The Whitford and Rush lakes are close to the railway community of Andrew, and are about 90 km northeast of Edmonton, Alberta. The lakes are shallow and are located in a flat to gently rolling part of Albertas aspen parkland. The shorelines have extensive emergent vegetation that is used by breeding birds. Like many lakes in the prairies, these lakes are naturally subject to large fluctuations in water level, which are partially controlled by canals, dykes and other man-made structures. These two lake in particular go through long dry spells (most years of the 1990s), but water, at least in Whitford Lake, was present in 2000 and is expected to return again in quantities to attract large numbers of birds. Drying cycles are part of the process that restores lake fertility.
The Whitford and Rush lakes are extremely important wetland sites for waterfowl and other water birds. In both spring and fall, in years when water is present, large numbers of waterfowl stage in the area. In spring, Greater White-fronted Goose, Canada Goose, Tundra Swan, Mallard and Northern Pintail are the most common species. Numbers of fall staging waterfowl are larger than in the spring. A high count of 91,300 staging ducks was recorded in 1963.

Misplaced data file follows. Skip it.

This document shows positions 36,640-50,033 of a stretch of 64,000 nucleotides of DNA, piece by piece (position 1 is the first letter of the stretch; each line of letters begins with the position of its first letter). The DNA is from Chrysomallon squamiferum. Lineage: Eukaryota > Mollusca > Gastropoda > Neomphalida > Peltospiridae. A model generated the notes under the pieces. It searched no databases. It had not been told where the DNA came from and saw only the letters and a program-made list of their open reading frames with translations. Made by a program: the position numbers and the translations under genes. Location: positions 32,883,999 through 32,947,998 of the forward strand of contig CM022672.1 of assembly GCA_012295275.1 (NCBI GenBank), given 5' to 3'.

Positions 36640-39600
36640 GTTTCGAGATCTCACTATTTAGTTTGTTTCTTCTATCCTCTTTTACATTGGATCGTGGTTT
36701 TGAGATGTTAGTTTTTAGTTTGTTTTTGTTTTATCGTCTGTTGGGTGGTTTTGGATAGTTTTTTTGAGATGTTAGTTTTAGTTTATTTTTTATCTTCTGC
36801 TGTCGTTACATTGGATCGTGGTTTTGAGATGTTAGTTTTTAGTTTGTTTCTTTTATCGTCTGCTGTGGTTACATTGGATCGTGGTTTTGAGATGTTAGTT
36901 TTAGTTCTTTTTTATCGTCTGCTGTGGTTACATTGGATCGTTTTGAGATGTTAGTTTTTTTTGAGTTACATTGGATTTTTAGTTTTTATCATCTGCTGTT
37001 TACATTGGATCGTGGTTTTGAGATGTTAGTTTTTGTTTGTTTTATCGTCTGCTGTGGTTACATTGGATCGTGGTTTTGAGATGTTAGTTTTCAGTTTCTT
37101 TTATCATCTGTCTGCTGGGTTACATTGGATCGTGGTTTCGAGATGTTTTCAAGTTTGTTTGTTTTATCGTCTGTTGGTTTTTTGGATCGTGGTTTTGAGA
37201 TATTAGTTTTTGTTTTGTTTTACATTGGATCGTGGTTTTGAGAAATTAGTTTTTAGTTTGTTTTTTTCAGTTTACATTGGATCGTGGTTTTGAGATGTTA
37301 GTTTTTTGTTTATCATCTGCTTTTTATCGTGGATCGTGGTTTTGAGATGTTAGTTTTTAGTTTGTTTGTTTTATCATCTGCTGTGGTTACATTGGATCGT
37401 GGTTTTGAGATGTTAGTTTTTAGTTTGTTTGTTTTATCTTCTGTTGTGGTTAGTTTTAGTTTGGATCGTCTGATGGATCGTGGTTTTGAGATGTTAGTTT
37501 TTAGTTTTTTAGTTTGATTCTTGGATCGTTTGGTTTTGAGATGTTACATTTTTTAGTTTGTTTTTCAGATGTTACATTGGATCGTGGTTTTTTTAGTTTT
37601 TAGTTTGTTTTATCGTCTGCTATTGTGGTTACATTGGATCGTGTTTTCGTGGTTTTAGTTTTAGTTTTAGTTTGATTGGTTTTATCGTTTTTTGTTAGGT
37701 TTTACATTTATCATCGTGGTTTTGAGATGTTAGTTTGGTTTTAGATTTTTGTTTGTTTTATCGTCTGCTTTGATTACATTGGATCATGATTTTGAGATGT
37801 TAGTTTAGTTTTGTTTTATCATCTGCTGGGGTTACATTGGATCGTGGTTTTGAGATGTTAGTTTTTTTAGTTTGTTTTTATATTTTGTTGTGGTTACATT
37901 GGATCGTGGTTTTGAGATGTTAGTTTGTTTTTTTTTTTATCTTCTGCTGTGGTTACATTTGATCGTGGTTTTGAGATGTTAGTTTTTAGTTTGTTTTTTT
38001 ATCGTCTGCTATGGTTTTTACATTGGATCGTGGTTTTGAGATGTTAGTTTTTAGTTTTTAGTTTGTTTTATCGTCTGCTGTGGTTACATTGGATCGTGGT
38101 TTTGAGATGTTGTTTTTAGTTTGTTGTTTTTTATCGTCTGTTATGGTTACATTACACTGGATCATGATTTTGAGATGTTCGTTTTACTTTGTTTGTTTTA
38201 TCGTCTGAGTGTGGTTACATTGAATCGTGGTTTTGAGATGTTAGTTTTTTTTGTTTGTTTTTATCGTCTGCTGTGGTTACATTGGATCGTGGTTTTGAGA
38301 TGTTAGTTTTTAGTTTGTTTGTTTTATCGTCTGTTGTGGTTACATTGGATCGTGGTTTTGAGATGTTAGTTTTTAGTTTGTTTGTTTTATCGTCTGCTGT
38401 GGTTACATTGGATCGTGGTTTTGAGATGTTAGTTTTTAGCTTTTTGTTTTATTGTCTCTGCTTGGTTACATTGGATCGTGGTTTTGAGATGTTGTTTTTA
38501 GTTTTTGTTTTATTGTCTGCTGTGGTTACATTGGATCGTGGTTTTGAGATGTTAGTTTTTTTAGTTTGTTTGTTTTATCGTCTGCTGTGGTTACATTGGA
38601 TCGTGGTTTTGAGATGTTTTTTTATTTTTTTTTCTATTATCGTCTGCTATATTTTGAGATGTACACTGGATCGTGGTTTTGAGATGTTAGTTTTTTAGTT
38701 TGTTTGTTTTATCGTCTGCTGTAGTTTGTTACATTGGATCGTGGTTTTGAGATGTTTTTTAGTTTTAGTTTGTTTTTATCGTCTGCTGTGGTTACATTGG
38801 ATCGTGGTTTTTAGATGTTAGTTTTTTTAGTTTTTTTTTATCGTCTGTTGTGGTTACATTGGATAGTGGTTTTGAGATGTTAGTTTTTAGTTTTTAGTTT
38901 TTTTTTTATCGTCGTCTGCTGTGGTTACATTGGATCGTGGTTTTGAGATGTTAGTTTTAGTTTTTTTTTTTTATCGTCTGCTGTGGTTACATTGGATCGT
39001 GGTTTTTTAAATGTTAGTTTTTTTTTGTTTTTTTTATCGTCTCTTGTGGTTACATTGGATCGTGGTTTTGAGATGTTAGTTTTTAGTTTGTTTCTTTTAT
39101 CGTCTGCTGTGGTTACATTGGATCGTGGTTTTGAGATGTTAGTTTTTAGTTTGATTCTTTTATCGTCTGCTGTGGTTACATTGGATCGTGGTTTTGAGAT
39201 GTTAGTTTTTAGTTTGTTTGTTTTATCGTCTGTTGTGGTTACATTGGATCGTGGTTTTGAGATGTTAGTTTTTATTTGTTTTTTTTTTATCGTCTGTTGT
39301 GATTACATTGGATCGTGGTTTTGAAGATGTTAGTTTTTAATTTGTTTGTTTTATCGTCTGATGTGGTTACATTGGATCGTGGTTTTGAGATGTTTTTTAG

Avian botulism outbreaks have occurred regularly here over the last 40 years. Over 20,000 shorebirds have visited these lakes in spring, although this is a one time observation. One percent or more of the Canadian
population of Forsters Terns (30 or more pairs) have nested in the marshes of Whitford and Rush lakes, but the exact or current numbers of nests of this very local breeder is unknown.
Numerous other bird species, especially those associated with water, are also found at these lakes. Western Grebe (<100 nests, all pre-1990), Eared Grebe (>20), Franklins Gull (>20 nests), American White-Pelican (>50 non-breeding) and migrating Bald and Golden eagles are all seen.
Extensive water stabilization projects are planned to prevent flooding, an event that has been a problem for adjacent farms in the past. This could seriously affect the functioning of the lakes as they are now. In the 1970s, both Ducks Unlimited and the Canadian Wildlife Service considered acquiring this land. There is a bait station on Whitford Lake that in the fall has attracted many ducks. The area has been designated as a Wetlands for Tomorrow site. Muskrat is commercially harvested around the lakes.IBA Criteria Habitats Land Uses Potential or Ongoing Threats Conservation Status
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